Sunday, April 30, 2006

Plan B

I've been holding fast to a quote that I first saw on Tom Peter’s web site and wanted to highlight it in support of those starting and growing enterprises. It originated with James Yorke and we'll get to its text in a bit.

James Yorke is a mathemetician and scholar, who coined the term and propelled the field of "chaos theory".

The host of one of my favorite radio shows (Dick Gordon, The Connection, WBUR, Boston) summarized chaos theory this way: "Come on, you know it. The story about the butterflies. How the flapping of their tiny, delicate wings somewhere on, say, the South American continent, will influence a storm in upstate New York or Southern California. The story is used to illuminate a central tenant of what has come to be known as chaos theory, the idea that an act so small, so distant, so seemingly random and irrelevant can have monstrous, life and universe-changing consequences.

The theory applies to more than just the weather, it can be used to explain the course of history, HIV/AIDS, interplanetary gravitational pulls, and yes, even our own messy lives. James Yorke coined the phrase "Chaos Theory." He's this year's winner of the prestigious Japan Prize for his contribution to science....."

The Japan Prize, which Dr. Yorke won in 2003, is globally significant. Past winners include Robert Gallo for the co-discovery of the HIV virus, Timothy Berners-Lee, the inventor of the World Wide Web, MIT's Marvin Minsky for his seminal artificial intelligence work, and Johns Hopkins' Donald Henderson (with others) for the eradication of smallpox.

I also like the way that The Exploratorium out in San Francisco described the implications of chaos theory: "Today deterministic chaotic behavior has been discovered in numerous natural phenomena and analyzed in detail in dozens of experiments. From compound pendula to dripping faucets, from predator-prey ecologies to measle epidemics, from oscillating chemical reactions to irregular beats of a chicken heart, the underlying mechanisms have been detected. Despite the scientific successes, though, it is important to emphasize that deterministic chaos, and the various mechanisms that underlie it, are not the only explanations of random, noisy, unpredictable behavior in nature. Many well-known processes, and undoubtedly many waiting to be discovered, can produce behavior that is unpredictable. Thus, this abiding question is, How do we discover which of many possible mechanisms has produced the apparent disorder?

I don't pretend to know anything about the math behind chaos theory. But the fact that there is highly regarded science telling me that random stuff happens from predictable causes is comforting. It means we'll never run out of random stuff and that's a fact we should all plan for.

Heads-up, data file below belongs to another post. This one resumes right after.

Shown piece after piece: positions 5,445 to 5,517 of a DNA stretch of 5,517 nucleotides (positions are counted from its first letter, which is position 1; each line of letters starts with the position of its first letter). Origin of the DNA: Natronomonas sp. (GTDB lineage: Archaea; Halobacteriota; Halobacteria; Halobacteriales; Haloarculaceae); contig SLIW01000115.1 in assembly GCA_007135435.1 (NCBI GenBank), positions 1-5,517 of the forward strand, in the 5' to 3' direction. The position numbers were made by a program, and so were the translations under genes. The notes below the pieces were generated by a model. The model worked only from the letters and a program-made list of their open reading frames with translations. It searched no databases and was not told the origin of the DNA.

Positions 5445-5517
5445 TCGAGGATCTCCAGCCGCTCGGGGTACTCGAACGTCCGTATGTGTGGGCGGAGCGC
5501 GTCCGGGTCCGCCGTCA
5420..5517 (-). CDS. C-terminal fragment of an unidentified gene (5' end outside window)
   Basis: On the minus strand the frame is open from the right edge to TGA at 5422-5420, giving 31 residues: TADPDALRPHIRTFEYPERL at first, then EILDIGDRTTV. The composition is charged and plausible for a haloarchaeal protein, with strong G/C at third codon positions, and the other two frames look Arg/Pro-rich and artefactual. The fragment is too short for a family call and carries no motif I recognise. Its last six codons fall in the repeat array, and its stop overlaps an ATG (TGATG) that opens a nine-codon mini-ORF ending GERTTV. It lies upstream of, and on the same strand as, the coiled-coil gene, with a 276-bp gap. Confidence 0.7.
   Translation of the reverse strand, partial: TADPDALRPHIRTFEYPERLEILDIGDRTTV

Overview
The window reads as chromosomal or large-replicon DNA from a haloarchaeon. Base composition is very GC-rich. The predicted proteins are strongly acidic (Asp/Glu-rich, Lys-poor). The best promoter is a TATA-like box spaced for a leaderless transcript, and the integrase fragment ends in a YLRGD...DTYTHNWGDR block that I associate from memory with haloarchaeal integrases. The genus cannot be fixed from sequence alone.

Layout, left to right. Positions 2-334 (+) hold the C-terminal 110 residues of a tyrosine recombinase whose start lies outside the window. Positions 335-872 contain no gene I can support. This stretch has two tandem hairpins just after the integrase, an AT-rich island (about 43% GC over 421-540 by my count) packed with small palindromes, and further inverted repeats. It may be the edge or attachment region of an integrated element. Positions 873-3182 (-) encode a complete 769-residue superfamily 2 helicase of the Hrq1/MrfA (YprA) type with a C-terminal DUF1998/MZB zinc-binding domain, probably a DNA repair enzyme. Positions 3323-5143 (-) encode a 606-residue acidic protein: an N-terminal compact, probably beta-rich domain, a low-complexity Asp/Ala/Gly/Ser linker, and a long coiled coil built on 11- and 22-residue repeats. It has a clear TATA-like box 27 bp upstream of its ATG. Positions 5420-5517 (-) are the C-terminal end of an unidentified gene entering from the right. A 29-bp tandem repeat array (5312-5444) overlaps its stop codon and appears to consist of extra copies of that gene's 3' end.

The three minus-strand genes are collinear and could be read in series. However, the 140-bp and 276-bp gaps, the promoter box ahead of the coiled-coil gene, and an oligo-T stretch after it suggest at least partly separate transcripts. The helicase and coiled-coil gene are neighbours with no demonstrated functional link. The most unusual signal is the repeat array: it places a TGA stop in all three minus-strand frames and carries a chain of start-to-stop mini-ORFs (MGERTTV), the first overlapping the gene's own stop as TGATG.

It's not my point here that you're generating chaos in your enterprise life. That's a given. You're hopefully doing something new, fixing problems and generating new economic geographies. Keep at it.

What I'd like to emphasize is the randomness of the universe coming at you and your enterprise.

This is particularly true in enterprise planning. Former President and Supreme Commander during WWII Dwight Eisenhower is often quoted as saying, "Plans are nothing; planning is everything."

While you're in the midst of everything that you will face, nothing can be taken as certain. Absolute certainties sometimes fail. Sure things, often aren't.

Don't get me wrong. Getting as close as you can to "certain and sure" is the gold standard metric. Push, try, refine, get closer continuously.

But most of the time, life happens. Obscure causes can send waves through your enterprise life that defy logic but do, in fact, occur in spite of your best efforts.

Dr. Yorke, among the most acknowledged and rewarded minds of our time, summed up this position deftly in a quote from New Scientist Magazine and posted by Tom Peters.

I'd like to suggest it as a core value of your enterprise life. It's as close to true as anything I know about sustainable work.

"The most successful people are those who are good at Plan B."

Dr. James Yorke's bio at UMD

Listen to a conversation between James York and Dick Gordon on The Connection from WBUR

The Exploratorium chaos doc

Link to New Scientist article ($4.95 RQ'd but you get print and full on line access for a year)

Tom Peters